In South Australia RSPCA inspectors are responsible for monitoring the welfare of dogs bred in specific breeding businesses. That state's Animal Welfare Act 1985 says that the owner of any animal must give it adequate and appropriate food, water, shelter, exercise and veterinary attention, provide a suitable living environment and take all reasonable steps to prevent it coming to harm. These obligations apply equally to the owners of puppy farms and the owners of pet dogs.

In Queensland, dog and cat breeding is subject to the Animal Care and Protection Act 2001. This Act places a duty of care on all people in charge of animals to properly look after them by providing appropriate food, water, accommodation and living conditions, allowing them to display normal patterns of behaviour, and treating disease and injury. This must be done in a way that is appropriate for the type, age and circumstances of the animal. The Act has significant penalties for breaching this duty of care, which can result in fines of up to $30,000 or one year imprisonment. A breach of the cruelty provisions can result in a fine of $100,000 or two years imprisonment.

In Western Australia, RSPCA inspectors are responsible for monitoring the welfare of dogs, including those in specific breeding businesses. Western Australia's Animal Welfare Act 2002 applies to all animals, including dogs, and requires that anyone in charge of any animal must provide it with proper and sufficient food and water, shelter, and protect it from any harm that could be alleviated by taking reasonable steps. Under the WA Dog Act 1976, kennels must be licensed and the owner of a dog that appears to be diseased must seek veterinary examination of the animal. These obligations apply to the owners of all pet dogs or puppy farms.

In the Australian Capital Territory the welfare of dogs is protected under the Animal Welfare Act 1992. Government officers will investigate any suggestion of breaches of the Animal Welfare Act 1992. Following a review of the ACT's Code of Practice for the Care and Management of Animals in Pet Shops (1993), the code is known as the Code of Practice for the Sale of Animals in the ACT (other than from saleyards).

In addition the Pet Industry Association of Australia (PIAA) has developed a 'Dogs Lifetime Guarantee Policy on Traceability and Re-homing'. Under the policy, pet shop PIAA members can only sell dogs from accredited PIAA breeders. The aim of the initiative is to reduce the number of puppies sold from puppy farms.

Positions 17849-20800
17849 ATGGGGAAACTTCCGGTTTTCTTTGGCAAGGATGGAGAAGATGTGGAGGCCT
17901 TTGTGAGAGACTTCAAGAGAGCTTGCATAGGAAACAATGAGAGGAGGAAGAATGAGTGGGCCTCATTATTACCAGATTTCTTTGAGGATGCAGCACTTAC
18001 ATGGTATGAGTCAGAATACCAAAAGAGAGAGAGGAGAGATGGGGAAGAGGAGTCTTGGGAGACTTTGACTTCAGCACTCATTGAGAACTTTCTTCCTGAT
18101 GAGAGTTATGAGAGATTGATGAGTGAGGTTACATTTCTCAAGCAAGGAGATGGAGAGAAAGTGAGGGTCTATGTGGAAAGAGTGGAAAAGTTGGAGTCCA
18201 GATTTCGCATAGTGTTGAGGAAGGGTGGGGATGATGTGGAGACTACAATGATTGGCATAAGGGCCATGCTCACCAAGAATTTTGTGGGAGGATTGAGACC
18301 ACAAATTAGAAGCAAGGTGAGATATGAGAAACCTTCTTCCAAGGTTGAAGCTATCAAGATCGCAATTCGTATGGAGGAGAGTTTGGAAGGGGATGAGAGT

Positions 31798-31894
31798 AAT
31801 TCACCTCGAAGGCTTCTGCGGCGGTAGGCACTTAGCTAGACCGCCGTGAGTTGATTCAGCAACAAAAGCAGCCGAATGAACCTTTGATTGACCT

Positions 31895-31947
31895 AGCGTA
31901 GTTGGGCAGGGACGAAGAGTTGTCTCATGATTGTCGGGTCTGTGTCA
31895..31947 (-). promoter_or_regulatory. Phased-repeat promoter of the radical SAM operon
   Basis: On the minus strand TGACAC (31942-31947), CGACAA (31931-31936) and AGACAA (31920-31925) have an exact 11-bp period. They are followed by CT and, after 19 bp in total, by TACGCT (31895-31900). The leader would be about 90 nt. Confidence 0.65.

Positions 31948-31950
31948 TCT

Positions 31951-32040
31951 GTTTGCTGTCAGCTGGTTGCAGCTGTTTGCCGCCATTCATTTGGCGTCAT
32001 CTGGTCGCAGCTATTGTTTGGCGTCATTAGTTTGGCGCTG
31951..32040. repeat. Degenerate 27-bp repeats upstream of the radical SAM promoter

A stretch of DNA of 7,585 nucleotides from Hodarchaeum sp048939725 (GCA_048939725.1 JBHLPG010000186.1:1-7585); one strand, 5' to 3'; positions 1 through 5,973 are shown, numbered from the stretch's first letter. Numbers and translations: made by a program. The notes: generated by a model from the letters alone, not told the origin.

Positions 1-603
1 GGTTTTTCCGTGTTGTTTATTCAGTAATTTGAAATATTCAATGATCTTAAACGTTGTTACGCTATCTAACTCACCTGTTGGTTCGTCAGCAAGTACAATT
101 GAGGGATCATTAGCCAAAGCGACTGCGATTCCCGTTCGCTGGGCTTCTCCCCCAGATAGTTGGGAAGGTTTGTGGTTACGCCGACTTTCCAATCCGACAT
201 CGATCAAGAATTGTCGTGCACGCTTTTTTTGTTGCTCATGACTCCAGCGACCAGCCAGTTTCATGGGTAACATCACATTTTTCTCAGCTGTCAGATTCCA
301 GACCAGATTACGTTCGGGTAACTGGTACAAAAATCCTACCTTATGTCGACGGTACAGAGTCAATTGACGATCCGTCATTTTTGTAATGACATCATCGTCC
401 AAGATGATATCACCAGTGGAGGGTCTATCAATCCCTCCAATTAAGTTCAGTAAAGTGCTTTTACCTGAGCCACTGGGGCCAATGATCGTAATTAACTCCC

Rabbit farming

Each state and territory government is responsible for its own animal welfare legislation. This legislation is enforced by the RSPCA inspectorate or by officers from the state or territory department of primary industries (or equivalent authority). Where offences are proven, penalties such as fines and jail terms apply.

Australian animals are protected by model codes of practice which aim to ensure that farm animals are treated humanely and responsibly. Copies of the model codes, including the Model Code of Practice for the Welfare of Animals: Intensive Husbandry of Rabbits available from the CSIRO website.

Ritual slaughter

The Australian Government supports the use of stunning both domestically and internationally. The government also respects the religious beliefs held by people domestically and internationally.
Australia, like many other countries including the US and most members of the European Union, allows people to practise their religious beliefs without interference. This is an obligation under the United Nations' International Convention on Civil and Political Rights.

Stunning prior to slaughter is widely accepted and applied in Australian abattoirs, including for many consumers who are practicing their religious beliefs. However, Australian Jewish and Islamic religious authorities do not all agree to slaughter with prior stunning as a universal requirement at this time as it would not be consistent with the beliefs of all their members.

The Australian Standard for the Hygienic Production and Transportation of Meat and Meat Products for Human Consumption allows for the slaughter of animals without prior stunning where the religious belief of consumers is involved. It does not however exempt the practice from meeting the animal welfare requirements it specifies. The requirement includes that animals are slaughtered in ways that prevent unnecessary injury, pain and suffering to them and cause them the least practicable disturbance.

The management and control of this practice in Australia is consistent with the World Organisation for Animal Health's (OIE's) animal welfare guidelines. In the limited circumstances where slaughter is allowed without prior stunning, the Commonwealth and the states and territories apply specific regulatory controls to ensure the Standard's animal welfare requirements are met. Arrangements in place include that all cattle slaughtered without prior stunning are effectively stunned immediately after their throats are cut.